- The Spanish Nation, wishing to establish justice, liberty and security, and to promote the welfare of all who make part of it, in use of her sovereignty, proclaims its will to:
- Guarantee democratic life within the Constitution and the laws according to a just economic and social order.
- Consolidate a State ensuring the rule of law as an expression of the will of the people.
- Protect all Spaniards and all the peoples of Spain in the exercise of human rights, their cultures and traditions, languages and institutions.
- Promote the progress of culture and the economy to ensure a dignified quality of life for all
- Establish an advanced democratic society, and
- Collaborate in the strengthening of peaceful and efficient cooperation among all the peoples of the Earth.
- Consequently, the Cortes approve and the Spanish people ratify the following Constitution.
Structure of the State
The Constitution recognizes the existence of nationalities and regions (Preliminary Title).
- Section 2. The Constitution is based on the indissoluble unity of the Spanish Nation, the common and indivisible homeland of all Spaniards; it recognizes and guarantees the right to self-government of the nationalities and regions of which it is composed and the solidarity among them all.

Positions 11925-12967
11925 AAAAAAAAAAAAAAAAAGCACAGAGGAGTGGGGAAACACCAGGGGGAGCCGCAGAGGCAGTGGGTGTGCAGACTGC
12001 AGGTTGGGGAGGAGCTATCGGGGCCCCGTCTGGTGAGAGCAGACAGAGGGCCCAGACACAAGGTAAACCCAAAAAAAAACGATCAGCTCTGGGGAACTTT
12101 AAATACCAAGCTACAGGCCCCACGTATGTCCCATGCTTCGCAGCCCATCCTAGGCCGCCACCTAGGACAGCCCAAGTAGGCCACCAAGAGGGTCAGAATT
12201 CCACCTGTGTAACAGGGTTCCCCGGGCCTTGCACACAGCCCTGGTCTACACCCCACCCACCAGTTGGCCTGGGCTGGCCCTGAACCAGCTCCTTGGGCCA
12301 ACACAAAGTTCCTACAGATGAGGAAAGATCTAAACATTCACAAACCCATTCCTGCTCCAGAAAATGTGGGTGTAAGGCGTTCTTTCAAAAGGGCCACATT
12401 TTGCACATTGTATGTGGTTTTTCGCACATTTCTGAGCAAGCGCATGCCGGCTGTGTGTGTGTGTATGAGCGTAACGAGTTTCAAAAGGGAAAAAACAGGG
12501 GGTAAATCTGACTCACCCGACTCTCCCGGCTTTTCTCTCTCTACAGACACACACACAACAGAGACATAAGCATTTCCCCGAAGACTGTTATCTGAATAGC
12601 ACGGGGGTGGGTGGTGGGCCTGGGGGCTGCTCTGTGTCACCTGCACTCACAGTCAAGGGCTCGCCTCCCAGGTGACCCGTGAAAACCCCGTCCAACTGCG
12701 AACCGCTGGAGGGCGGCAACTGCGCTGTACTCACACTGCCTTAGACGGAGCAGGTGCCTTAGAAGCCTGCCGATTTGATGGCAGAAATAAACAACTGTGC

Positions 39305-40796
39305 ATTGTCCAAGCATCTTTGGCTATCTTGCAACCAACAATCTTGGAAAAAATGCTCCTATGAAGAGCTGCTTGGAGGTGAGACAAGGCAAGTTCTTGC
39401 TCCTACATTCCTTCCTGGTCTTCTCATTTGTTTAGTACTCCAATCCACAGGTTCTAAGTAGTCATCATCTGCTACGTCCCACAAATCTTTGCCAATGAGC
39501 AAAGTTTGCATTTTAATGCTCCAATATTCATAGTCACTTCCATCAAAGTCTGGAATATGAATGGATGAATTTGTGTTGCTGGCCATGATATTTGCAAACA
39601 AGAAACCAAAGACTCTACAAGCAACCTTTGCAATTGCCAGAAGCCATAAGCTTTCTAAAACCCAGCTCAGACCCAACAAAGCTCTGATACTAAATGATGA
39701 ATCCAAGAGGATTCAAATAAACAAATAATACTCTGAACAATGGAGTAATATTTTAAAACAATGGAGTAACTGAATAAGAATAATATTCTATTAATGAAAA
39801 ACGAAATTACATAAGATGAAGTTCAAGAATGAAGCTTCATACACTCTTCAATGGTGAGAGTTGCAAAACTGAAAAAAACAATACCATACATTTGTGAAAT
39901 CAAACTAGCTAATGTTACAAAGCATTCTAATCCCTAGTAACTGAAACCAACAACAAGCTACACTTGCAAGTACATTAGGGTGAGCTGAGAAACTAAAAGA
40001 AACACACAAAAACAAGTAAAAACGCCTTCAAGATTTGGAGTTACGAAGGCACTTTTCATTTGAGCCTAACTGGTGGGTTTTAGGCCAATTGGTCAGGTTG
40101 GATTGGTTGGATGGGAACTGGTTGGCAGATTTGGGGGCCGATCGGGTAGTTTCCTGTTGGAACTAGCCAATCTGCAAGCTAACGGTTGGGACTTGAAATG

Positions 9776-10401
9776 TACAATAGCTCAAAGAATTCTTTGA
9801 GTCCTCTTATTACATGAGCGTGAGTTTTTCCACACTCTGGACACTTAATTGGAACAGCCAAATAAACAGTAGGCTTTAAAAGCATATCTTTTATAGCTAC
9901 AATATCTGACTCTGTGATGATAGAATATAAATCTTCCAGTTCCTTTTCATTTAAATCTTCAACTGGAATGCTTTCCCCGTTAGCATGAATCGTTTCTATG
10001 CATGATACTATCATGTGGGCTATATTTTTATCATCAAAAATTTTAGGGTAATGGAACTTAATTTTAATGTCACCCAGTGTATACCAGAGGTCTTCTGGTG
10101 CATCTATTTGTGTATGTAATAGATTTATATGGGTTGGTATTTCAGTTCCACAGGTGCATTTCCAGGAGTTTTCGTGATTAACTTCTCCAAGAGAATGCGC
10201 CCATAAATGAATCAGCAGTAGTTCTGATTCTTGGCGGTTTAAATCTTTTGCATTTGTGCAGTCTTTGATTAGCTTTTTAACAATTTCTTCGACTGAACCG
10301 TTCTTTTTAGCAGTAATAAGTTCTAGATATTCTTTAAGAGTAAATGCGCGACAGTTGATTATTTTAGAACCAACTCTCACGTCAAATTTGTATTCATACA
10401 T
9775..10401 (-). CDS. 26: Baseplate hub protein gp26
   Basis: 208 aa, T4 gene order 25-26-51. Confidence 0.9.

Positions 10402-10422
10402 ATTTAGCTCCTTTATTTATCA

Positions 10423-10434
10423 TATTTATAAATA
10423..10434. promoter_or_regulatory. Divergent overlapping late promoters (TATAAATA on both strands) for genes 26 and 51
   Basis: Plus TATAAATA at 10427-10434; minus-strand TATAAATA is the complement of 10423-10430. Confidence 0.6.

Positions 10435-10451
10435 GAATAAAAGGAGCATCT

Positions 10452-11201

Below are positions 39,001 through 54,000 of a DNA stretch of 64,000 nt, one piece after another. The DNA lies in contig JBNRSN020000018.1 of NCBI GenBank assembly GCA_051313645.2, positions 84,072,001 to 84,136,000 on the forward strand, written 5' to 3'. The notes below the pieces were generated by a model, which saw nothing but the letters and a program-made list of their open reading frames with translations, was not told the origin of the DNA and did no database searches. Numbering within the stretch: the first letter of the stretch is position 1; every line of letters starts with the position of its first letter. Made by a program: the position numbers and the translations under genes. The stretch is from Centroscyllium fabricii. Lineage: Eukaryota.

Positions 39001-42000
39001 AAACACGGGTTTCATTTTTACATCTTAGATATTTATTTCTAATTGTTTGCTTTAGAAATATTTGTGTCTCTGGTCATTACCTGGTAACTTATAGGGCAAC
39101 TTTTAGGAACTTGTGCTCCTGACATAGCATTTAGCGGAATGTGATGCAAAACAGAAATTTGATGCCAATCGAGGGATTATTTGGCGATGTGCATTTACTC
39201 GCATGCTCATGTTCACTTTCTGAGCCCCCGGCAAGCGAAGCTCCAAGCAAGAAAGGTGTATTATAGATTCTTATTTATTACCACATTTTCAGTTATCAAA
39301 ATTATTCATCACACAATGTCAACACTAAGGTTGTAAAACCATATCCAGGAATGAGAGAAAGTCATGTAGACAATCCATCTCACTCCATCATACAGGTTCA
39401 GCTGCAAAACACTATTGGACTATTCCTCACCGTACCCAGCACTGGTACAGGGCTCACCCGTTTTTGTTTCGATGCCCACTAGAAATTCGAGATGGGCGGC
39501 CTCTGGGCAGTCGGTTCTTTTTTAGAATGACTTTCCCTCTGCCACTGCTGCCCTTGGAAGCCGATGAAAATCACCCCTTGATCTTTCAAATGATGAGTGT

As a result, Spain is now composed entirely of 17 Autonomous Communities and two autonomous cities with varying degrees of autonomy, to the extent that, even though the Constitution does not formally state that Spain is a federation (nor a unitary state), actual power shows, depending on the issue considered, widely varying grades of decentralization, ranging from the quasi-confederal status of tax management in Navarre and the Basque Country to the total centralization in airport management.
- Section 1. In the exercise of the right to self-government recognized in Article 2 of the Constitution, bordering provinces with common historic, cultural and economic characteristics, island territories and provinces with historic regional status may accede to self-government and form Autonomous Communities in conformity with the provisions contained in this Title and in the respective Statutes.
The Spanish Constitution is one of the few Bill of Rights that has legal provisions for social rights, including the definition of Spain itself as a "Social and Democratic State, subject to the rule of law" (Sp. Estado social y democrático de derecho) in its preliminary title. However, those rights are not at the same level of protection as the individual rights contained in articles 14 to 28, since those social rights are considered in fact principles and directives of economic policy, but never full rights of the citizens to be claimed before a court or tribunal.